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In a nutshell - Equality Act 2010

Andrew Davidson summarises the impact on employers from 1 October of this new piece of legislation.

Claimants can now make dual claims for race and sex discrimination (Photograph: Istock)
Claimants can now make dual claims for race and sex discrimination (Photograph: Istock)

The aim of the Equality Act 2010 is to harmonise, modernise and simplify existing discrimination law while reducing inequalities. Most of its provisions come into force on 1 October this year and there are some important changes that will be relevant to GP practices.

Pre-employment health questions
Employers are prohibited from asking pre-employment health questions except where they fall within some narrow exemptions. This is designed to remove unnecessary obstacles faced by disabled applicants who might otherwise not get as far as an interview.

Practices will need a very good reason for asking about a potential employee's state of health before making a job offer. If a tribunal considered that your reason was not good enough the practice might be liable to a financial penalty.

New rules on disability
Following a recent case, the Act bans discrimination suffered by employees due to their connection with a disabled person.

If you treat an employee less favourably because they have requested changes to their working conditions to care for a disabled relative, your employee can bring a claim against you for disability discrimination. This is despite the employee themselves not having a disability.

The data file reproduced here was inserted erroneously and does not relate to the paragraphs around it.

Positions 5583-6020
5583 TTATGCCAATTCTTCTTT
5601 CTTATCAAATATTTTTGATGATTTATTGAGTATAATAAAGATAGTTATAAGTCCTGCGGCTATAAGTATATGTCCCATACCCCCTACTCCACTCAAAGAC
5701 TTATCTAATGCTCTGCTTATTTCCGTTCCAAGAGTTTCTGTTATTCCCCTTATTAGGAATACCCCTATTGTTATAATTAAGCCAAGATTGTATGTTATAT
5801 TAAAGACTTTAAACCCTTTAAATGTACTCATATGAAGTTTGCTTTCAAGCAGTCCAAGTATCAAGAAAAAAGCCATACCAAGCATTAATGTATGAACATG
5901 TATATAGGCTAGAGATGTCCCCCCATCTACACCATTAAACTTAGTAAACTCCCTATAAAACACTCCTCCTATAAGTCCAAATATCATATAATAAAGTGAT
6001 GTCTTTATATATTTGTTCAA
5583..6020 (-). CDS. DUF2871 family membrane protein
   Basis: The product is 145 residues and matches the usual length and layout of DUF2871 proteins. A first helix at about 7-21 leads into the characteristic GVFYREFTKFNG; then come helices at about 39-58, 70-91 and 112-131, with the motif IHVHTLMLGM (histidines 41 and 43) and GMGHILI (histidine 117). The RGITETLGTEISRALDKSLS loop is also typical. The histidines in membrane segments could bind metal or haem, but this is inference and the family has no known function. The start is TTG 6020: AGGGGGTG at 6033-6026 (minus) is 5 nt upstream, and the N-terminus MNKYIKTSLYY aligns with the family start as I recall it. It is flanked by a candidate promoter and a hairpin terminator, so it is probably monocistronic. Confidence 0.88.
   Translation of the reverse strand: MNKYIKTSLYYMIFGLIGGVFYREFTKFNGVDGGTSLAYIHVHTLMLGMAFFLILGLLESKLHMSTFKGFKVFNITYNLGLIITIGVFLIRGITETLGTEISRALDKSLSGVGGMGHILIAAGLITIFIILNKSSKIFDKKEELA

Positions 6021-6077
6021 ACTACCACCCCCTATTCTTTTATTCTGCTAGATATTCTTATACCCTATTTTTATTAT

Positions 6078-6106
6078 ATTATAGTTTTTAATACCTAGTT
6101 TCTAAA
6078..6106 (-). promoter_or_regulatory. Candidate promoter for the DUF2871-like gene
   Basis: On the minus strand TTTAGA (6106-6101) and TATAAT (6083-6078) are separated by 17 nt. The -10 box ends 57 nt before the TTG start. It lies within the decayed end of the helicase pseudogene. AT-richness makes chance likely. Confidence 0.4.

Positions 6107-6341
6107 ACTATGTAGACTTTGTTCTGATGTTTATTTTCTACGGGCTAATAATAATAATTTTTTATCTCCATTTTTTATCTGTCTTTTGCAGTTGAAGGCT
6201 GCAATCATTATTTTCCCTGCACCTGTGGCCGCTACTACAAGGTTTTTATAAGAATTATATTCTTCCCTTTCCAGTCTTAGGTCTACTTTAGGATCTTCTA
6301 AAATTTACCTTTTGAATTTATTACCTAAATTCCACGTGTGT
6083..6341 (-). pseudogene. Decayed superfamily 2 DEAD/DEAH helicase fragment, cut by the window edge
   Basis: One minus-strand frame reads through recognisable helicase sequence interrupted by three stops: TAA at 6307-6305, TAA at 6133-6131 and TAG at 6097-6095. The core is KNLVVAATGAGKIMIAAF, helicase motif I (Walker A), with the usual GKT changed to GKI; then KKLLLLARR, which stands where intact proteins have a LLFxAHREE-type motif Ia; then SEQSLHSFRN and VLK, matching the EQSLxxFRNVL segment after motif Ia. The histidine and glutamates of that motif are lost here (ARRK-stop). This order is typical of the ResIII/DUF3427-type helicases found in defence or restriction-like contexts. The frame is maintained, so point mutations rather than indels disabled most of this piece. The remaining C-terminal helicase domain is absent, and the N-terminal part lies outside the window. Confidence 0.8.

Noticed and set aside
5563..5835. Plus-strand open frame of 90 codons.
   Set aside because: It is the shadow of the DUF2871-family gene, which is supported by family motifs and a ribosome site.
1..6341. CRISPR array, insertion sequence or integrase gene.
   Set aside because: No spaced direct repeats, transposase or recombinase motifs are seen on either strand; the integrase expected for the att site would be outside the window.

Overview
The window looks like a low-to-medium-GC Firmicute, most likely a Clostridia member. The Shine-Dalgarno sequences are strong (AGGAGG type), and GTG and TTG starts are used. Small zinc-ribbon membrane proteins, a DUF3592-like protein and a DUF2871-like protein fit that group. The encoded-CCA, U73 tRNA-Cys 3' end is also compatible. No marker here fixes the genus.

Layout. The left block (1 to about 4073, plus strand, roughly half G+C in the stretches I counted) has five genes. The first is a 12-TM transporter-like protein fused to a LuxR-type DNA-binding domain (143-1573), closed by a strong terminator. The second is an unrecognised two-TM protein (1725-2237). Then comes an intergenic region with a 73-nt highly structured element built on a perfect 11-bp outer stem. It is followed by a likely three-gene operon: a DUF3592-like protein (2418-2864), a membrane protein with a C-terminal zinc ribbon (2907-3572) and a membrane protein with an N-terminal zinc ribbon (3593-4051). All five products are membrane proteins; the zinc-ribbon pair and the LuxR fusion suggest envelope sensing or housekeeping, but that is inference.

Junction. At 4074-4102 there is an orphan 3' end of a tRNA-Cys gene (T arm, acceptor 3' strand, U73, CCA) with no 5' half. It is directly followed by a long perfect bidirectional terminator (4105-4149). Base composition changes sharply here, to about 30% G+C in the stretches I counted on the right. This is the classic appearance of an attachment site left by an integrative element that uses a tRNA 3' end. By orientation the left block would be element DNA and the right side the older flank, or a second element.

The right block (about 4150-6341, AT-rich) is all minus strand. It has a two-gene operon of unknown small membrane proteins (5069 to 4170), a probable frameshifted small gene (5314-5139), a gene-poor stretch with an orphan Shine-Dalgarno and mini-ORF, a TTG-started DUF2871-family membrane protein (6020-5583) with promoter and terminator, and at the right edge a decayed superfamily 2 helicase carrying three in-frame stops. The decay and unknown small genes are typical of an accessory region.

Employment tribunals
For the first time tribunals will be able to make general recommendations to employers who lose cases. Until now they could only do this in relation to the employee bringing the claim.

For example, where a tribunal finds race discrimination, it will be able to recommend that the employer puts in place an equal opportunities policy for all staff. If the employer ignores this, employees alleging discrimination in future can draw the tribunal's attention to this failure - which might affect the outcome of the new claim.

Claimants can now bring dual claims. For instance a woman from an ethnic minority community could argue that she suffered more discrimination than she would if she was just from this community or just a woman. These claims are harder for employers to defend.

Advice to practices
Our advice is to make sure that you understand the main changes that come into force from 1 October and ensure your policies and procedures comply with the new requirements. Failure to do so could be very costly.

  • Andrew Davidson is employment law partner at medical specialist solicitors Hempsons, www.hempsons.co.uk

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